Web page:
In 1969, she was invited by Marcelo Caetano to be part of Câmara Corporativa, serving in the Ministry of Work, presided Grupo de Trabalho para a Participação da Mulher na Vida Económica e Social, and was a delegate for Portugal in the United Nations’s General Assembly. Pintasilgo was also the Portuguese Ambassador for UNESCO and elected to be part of its Executive Committee. After the Revolution in 1974, she was nominated Secretary of State for Social Security of the Provisional Government, creating model programs based on universality and social justice. In 1979, Ramalho Eanes nominates Pintasilgo to head the Caretaker Government before the elections of 1980, becoming the first woman as head of state in Portugal, and only the second one in Europe — just two months after Margaret Thatcher had taken office.
She was also the first woman to run for the Presidency, in 1986, and only in the last two elections did Portugal have other women running for office.
To this date, she remains the only woman to had led the country. It makes you wonder when the next one will be.
Branca Edmé Marques
Branca Edmé Marques was a leading specialist in the peaceful applications of nuclear technology, having obtained a doctorate in Physical-Chemical Sciences from the Sorbonne University in 1935 under the guidance of Marie Curie. Her thesis, Nouvelles recherches sur le fractionnement des sels de baryum radifère, granted her the Docteur ès Sciences Physiques Degree as très honorable, the highest grade one could have in France.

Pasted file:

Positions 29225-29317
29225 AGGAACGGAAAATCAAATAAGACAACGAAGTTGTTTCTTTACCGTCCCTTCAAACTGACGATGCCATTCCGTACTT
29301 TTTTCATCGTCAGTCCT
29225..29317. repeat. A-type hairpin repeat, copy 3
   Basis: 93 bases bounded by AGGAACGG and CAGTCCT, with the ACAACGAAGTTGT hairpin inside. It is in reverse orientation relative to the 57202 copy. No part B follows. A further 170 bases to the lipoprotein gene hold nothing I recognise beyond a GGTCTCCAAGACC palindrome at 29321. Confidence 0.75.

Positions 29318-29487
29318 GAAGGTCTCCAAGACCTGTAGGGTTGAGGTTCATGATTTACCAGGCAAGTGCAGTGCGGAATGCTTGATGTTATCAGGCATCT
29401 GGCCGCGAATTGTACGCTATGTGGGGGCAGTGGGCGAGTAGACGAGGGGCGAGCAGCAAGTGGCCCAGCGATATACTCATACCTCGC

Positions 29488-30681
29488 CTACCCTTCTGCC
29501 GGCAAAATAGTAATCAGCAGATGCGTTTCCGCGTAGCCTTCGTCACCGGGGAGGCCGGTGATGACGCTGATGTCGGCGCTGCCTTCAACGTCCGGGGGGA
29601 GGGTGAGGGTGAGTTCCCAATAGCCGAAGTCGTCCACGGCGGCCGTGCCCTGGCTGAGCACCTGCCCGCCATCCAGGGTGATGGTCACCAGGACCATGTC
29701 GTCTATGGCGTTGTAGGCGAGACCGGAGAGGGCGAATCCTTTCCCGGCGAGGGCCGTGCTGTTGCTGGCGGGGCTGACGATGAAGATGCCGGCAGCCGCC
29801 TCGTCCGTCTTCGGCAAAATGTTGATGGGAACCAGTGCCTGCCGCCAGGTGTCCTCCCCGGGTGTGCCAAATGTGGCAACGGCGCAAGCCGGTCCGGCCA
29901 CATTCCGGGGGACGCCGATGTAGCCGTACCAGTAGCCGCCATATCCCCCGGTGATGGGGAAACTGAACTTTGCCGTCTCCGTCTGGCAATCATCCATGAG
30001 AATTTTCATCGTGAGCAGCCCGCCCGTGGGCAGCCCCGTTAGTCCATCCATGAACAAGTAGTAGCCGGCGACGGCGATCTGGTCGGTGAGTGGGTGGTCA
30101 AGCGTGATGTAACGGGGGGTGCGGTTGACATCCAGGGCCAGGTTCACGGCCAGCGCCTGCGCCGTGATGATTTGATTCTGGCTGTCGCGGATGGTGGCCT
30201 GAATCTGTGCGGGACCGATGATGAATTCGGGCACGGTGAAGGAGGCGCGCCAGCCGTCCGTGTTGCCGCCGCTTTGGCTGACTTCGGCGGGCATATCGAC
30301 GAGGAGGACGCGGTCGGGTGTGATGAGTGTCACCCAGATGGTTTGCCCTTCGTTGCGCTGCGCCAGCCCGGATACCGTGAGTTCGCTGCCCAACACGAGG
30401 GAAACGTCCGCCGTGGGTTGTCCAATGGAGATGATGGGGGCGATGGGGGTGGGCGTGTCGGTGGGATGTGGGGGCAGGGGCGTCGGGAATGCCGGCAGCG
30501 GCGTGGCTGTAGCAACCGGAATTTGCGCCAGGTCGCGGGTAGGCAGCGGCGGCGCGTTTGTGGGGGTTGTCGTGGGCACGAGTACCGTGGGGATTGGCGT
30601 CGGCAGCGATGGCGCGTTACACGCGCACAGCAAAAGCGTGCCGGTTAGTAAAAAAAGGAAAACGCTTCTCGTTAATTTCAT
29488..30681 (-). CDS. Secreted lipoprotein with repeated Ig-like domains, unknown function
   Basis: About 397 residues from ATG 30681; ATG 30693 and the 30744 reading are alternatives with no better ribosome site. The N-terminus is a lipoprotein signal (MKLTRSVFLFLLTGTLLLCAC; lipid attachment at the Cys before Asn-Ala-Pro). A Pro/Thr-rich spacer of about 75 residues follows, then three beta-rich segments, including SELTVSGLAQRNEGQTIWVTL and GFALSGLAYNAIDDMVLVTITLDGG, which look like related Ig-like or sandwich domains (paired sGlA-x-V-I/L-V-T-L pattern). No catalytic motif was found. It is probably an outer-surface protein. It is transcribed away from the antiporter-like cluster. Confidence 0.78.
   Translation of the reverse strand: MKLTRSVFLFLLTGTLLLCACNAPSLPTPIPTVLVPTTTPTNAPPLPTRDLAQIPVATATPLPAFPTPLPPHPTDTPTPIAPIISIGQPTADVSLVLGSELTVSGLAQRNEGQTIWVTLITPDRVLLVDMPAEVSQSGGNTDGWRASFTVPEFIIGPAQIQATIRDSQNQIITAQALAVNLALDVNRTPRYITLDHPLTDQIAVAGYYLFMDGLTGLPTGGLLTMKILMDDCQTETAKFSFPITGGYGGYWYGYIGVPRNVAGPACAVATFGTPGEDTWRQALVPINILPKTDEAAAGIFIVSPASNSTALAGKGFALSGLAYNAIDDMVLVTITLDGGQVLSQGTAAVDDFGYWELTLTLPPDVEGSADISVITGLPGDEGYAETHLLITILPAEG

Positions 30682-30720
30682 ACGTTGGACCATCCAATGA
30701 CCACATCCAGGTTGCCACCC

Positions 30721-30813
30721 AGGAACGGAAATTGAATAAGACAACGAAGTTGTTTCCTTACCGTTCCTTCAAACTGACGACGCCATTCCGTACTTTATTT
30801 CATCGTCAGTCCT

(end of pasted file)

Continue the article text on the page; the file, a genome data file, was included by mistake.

In 1936, Branca Edmé Marques returns to Lisbon and founds the Radiochemistry Laboratory, the first of its kind in Portugal, which led to the creation of the Center for Radiochemistry Studies of the Nuclear Energy Commission.
Her work and scientific findings were published all throughout the world, as she developed her research on nuclear chemistry and radiochemistry and on the therapeutic applications of radioisotopes. However, her progression and recognition were always slower than her achievements, and she is quoted as saying that men were insulted to be working with her simply for being a woman.
At 65 years old, Branca Edmé Marques was the first Portuguese woman to obtain a Chair in Chemistry at a Portuguese university, 12 years after applying for it.
A small jump to mankind, and a big one for women: Isabel Rivas was the first woman in the Iberian Peninsula to do a parachute jump. She was born in 1935, and from an early age had always been fearless and adventurous. She studied to be a pilot, and in France pursued her training as a parachuting instructor, achieving the Certificat d’Instructeur em Sol de Parachutisme. In Portugal, the law was not really prepared to regulate this activity, and so she was granted a temporary license to parachute, which was mostly reserved for the military where all the means and equipment existed.
For that reason, and after learning about the Paratroop Nurses in France, Isabel brought this innovative idea to Portugal, and in 1961, by order of Kaúlza de Arriaga, the first Parachuting Course for Nurses began. They were the first group of women to ever integrate the Portuguese Armed Forces.
The Paratroop Nurses played an important role in the Colonial War, they were active in Mozambique, Angola and Guinea-Bissau, performed hundreds of evacuations under fire, and also treating civilians and prisoners of war. During 15 years, a total of 46 Paratroop Nurses were commissioned. Their unity was disbanded after the war ended, but their legacy and bold spirit still remain — after all, women did find their way into yet another male-dominated field, the military.